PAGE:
Schubert@Co. has reached the approximate midpoint of their perusal of Franz Schubert's output of 600 plus songs without any evidence of flagging enthusiasm and with ever increasing quality of talent. Artistic directors and collaborative pianists Jonathan Ware and Lachlan Glen seem to have no difficulty assembling as talented a group of young Schubert interpreters as one could wish for and have arranged some rather stellar evenings for us Schubert lovers to enjoy.
Last night's recital was a case in point. Settings of poetry by Johann Gabriel Seidl, Franz von Schober, Johann Gaudenz von Salis-Seewis, Friedrich Schiller and Wilhelm Müller/Helmina von Chezy were presented to the lieder lovers who eschewed the Super Bowl in favor of ART. Lovely soprano Pureum Jo opened the program with a pair of settings of poetry by Seidl and another pair with poetry by Schober. Ms. Jo always delivers deeply felt interpretations with eloquent phrasing, ear-pleasing resonance and some crystalline top notes. Mr. Glen contributed some outstanding pianism that matched the profound mood changes from joyful to troubled. Schober's "Vergissmeinnicht" is a charming song with changes of key and mode about a young girl's awakening to womanhood. Mr. Glen captured it all and we loved it.
Mezzo Jazimina Macneil must have profited greatly by her summer at the Franz Schubert Institut since she showed a fine Schubertian style and a true mezzo sound in more songs by Schober and Seidl. Some of the songs were incredibly sad but "Die Männer sind méchant" is a somewhat more lighthearted look at a different type of female awakening--that of awakening to the realization that men are unfaithful. Mr. Ware excelled at capturing the rhythmic tread of the wanderer in "Der Wanderer an den Mond".
Tenor Cullen Gandy, in an unusual artistic decision, sang the deliciously ironic song of a young woman who keeps telling her lover all the things they will enjoy together but that she cannot love him because her mother warned her about love. His pleasant tenor lands softly on the ear. We are looking forward to hearing him in Santa Fe this coming summer where he will be an Apprentice Artist, a wonderful springboard for his career.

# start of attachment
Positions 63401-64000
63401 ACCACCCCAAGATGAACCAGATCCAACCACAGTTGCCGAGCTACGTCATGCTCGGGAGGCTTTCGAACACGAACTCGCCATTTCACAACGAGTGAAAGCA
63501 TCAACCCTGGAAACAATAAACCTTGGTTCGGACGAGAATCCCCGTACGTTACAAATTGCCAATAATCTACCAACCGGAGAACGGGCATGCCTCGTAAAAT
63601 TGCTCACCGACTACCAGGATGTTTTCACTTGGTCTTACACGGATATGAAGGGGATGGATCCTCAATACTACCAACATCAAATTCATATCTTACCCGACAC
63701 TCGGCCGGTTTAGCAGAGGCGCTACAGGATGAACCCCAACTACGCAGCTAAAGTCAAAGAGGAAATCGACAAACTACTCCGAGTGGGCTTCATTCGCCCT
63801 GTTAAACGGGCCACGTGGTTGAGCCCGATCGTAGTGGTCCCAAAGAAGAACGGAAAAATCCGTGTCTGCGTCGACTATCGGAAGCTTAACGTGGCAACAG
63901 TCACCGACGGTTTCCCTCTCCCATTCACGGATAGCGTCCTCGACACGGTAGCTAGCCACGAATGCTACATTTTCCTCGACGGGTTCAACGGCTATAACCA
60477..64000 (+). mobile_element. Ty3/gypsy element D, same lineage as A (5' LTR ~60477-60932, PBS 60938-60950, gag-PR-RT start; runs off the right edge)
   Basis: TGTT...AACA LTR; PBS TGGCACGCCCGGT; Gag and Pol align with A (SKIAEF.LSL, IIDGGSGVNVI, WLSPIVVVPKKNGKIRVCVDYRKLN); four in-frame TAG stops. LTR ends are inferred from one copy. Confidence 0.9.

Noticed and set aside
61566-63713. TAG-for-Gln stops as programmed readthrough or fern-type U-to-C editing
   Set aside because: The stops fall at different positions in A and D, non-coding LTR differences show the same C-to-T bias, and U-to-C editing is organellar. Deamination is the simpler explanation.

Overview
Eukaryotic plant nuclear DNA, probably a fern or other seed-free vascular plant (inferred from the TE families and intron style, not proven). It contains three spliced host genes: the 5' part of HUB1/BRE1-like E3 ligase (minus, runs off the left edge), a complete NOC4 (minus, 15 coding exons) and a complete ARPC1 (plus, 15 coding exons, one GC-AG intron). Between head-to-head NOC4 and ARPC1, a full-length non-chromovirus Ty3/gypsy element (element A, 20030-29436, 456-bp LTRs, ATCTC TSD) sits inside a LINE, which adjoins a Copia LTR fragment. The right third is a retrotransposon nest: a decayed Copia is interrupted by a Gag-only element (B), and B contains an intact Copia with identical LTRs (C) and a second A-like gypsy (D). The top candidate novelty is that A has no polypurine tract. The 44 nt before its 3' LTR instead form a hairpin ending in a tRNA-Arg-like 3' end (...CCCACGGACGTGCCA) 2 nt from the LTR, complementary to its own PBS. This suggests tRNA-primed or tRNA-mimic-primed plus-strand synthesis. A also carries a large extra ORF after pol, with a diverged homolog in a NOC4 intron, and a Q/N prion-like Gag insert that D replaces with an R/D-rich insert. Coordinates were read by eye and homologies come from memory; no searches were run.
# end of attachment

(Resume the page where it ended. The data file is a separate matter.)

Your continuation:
Tenor Miles Mykkanen, who also attended the Franz Schubert Institut, continues to delight us with his performance-ready voice and style. He always shows amazing insight into the material and brought to life some settings of poetry by Salis-Seewis that we might not have otherwise enjoyed. Perhaps Schubert was fonder of Seidl and Schober?
Baritone Philip Stoddard, like Mr. Mykkanen still an undergraduate, shows talent beyond his years of age and years of training. The colors of his voice were very manly and his delivery powerful in Schober's "Schiffers Scheidelied" and "Jägers Liebeslied". As convincing was his delivery, we urge Mr. Stoddard not to contemplate giving up singing for hunting and fishing!
Mezzo Tammy Coil seemed alone in her lack of involvement with the material and the audience. Some singers are able to be involved even when singing from the book but in this case we were somewhat disappointed. We would welcome the opportunity to hear her again when she is more familiar with the material. Furthermore we missed hearing any mezzo quality in her voice.
The evening ended on a high note with a delightful performance of "Der Hirt auf dem Felsen", one of our personal favorites. Soprano Lilla Heinrich-Szasz performed the strenuous yodel-like vocal line with consistency of tone throughout the register, opening to a beautiful top. In this lied, the clarinet serves to echo the vocal line and Jonathan Cohen did so with fine phrasing. Mr. Ware's piano supported both in grand style. The final verse conveyed the listener past the loneliness and sorrow right into the joy of anticipated Spring, which we too shared on this cold winter night.
(c) meche kroop